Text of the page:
I am currently reading my way through a long list of science fiction and fantasy titles. (http://www.npr.org/2011/08/07/138938145/science-fiction-and-fantasy-finalists if you are interested in the list).
In the third book of her Xenogenesis series, Octavia Butler gives us the alien’s perspective. It makes the Oankali marginally less creepy, but only a tiny bit. Butler excels at creating truly alien life forms, with wildly different forms of reproduction.
The Oankali having stinging cells and tentacles, giving them some resemblance to jellyfish (Cniderians) in our world, but they are upright walking, hand-and-arm-possessing, intelligent life forms. And, it turns out, they have a three stage metamorphosis like Earth’s insects do. This installment follows that mysterious third sex, the Ooloi, as one of Lilith’s children matures sexually into the adult form (hence the title, Imago).
In the first book, the Oankali have rescued the small remainder of humanity from a disaster of their own creation and have begun combining the two species. That’s what the Ooankali do and they consider it their payment for their rescue services, but that’s not what it looks like or feels like to humans. Lilith gradually becomes convinced that she won’t be allowed to live as human and reluctantly gets involved with the aliens, although it is against her true wishes.
In the second book, we follow Lilith’s construct child, Akin, who actually has five parents and who understands the relationship between the two species better than either the humans or the Oankali. He sees the basic incompatibility between the two species but also how they can also become compatible. Seemingly a paradox, which Akin reveals as a prejudice of the Oankali against humanity—we’ve always known that humans are prejudiced against the aliens.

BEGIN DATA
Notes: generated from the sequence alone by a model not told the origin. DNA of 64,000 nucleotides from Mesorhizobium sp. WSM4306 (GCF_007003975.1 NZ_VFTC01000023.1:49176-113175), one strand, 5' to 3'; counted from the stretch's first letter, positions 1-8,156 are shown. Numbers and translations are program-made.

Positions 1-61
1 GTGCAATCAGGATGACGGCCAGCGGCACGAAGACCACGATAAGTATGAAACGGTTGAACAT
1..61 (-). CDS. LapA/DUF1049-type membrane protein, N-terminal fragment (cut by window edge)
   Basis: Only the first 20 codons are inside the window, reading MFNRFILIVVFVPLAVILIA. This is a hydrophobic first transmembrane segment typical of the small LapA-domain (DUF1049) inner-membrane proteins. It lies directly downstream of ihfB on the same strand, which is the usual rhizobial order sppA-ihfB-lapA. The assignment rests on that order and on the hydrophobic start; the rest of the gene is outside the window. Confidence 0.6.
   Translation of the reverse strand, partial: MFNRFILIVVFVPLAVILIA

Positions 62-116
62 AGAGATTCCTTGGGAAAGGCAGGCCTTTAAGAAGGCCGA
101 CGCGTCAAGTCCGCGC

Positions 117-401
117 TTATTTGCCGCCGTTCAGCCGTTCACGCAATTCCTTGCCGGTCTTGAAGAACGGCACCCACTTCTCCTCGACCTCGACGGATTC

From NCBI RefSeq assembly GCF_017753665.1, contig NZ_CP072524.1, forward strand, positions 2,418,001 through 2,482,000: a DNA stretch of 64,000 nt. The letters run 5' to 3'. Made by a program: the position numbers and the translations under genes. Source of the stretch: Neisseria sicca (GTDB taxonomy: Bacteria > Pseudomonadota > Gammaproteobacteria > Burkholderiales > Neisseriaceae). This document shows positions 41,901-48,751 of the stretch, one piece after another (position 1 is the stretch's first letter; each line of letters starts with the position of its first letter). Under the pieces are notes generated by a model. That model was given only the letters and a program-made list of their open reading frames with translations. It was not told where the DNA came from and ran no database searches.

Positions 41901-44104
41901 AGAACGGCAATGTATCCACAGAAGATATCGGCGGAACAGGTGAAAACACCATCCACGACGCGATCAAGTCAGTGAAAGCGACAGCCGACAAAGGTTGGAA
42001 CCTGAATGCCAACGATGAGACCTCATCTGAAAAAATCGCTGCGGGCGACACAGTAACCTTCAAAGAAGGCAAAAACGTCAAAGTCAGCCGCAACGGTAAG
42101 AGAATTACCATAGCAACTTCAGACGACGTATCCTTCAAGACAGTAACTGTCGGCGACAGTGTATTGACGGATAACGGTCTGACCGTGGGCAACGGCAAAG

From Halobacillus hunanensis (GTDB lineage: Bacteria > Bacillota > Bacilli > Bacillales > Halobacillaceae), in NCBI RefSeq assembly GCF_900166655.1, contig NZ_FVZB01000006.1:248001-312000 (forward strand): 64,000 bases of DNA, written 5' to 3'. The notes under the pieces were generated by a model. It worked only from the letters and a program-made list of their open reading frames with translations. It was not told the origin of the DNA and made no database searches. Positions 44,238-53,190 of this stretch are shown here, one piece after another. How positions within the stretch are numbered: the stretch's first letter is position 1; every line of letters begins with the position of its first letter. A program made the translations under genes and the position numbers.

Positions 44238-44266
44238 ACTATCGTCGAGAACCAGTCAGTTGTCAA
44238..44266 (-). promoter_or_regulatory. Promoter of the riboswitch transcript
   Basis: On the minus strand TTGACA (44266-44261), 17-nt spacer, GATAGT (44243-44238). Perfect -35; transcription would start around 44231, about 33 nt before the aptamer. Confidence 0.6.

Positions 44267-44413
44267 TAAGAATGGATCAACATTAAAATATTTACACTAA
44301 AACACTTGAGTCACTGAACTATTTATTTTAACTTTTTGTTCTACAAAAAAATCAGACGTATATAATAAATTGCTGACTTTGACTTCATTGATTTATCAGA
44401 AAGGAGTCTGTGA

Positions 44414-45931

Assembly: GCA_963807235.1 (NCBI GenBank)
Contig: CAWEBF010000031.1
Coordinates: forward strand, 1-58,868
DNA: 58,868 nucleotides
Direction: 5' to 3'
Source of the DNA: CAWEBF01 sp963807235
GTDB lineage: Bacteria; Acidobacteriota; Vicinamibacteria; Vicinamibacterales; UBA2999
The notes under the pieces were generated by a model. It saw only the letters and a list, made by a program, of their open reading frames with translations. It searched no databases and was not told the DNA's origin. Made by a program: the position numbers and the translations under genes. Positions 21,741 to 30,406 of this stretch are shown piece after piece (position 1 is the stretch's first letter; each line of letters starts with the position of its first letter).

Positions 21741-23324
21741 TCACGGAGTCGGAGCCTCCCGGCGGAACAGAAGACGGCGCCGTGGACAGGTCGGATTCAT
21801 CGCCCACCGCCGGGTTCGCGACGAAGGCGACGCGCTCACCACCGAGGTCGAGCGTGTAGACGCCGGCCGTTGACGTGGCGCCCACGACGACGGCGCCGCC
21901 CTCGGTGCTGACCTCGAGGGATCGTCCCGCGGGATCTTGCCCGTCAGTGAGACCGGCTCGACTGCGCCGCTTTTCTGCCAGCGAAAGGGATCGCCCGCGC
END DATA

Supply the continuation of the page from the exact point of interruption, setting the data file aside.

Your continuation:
This third installment reveals just how much the Oankali need and long for relationships with humans. To this point, they have seemed very unemotional, almost clinical, in their desire to revitalize their own DNA through incorporation of the human genome. Jodahs, who is metamorphosing into one of the mysterious Ooloi, shows us the depth of feeling, the intense sexual need, and indeed the pain of separation that we have been missing so far in the story.
Despite gaining understanding, the whole sexual system of the Oankali feels deeply creepy. The human male and female in the sexual constellation experience repulsion when they touch one another directly, but when joined by an Ooloi, experience intense sexual pleasure. Pheromones by the Ooloi make the situation addictive—being apart from one’s group becomes torment.
Butler is skillful in her refusal to “pick a side.” She provides logical reasons for the aliens’ behaviour and points out both the logical and totally illogical responses of humanity. She explores co-operation, coercion, limited choice, and unequal power without making it obvious which species she favours.
In some ways, this series makes me think of Arthur Clarke’s Childhood’s End, in that humanity is being absorbed into a genetic continuum, but likely won’t survive on its own ever again. Do we mourn the loss or celebrate what survives?
Book 260 of my Science Fiction and Fantasy Reading Project.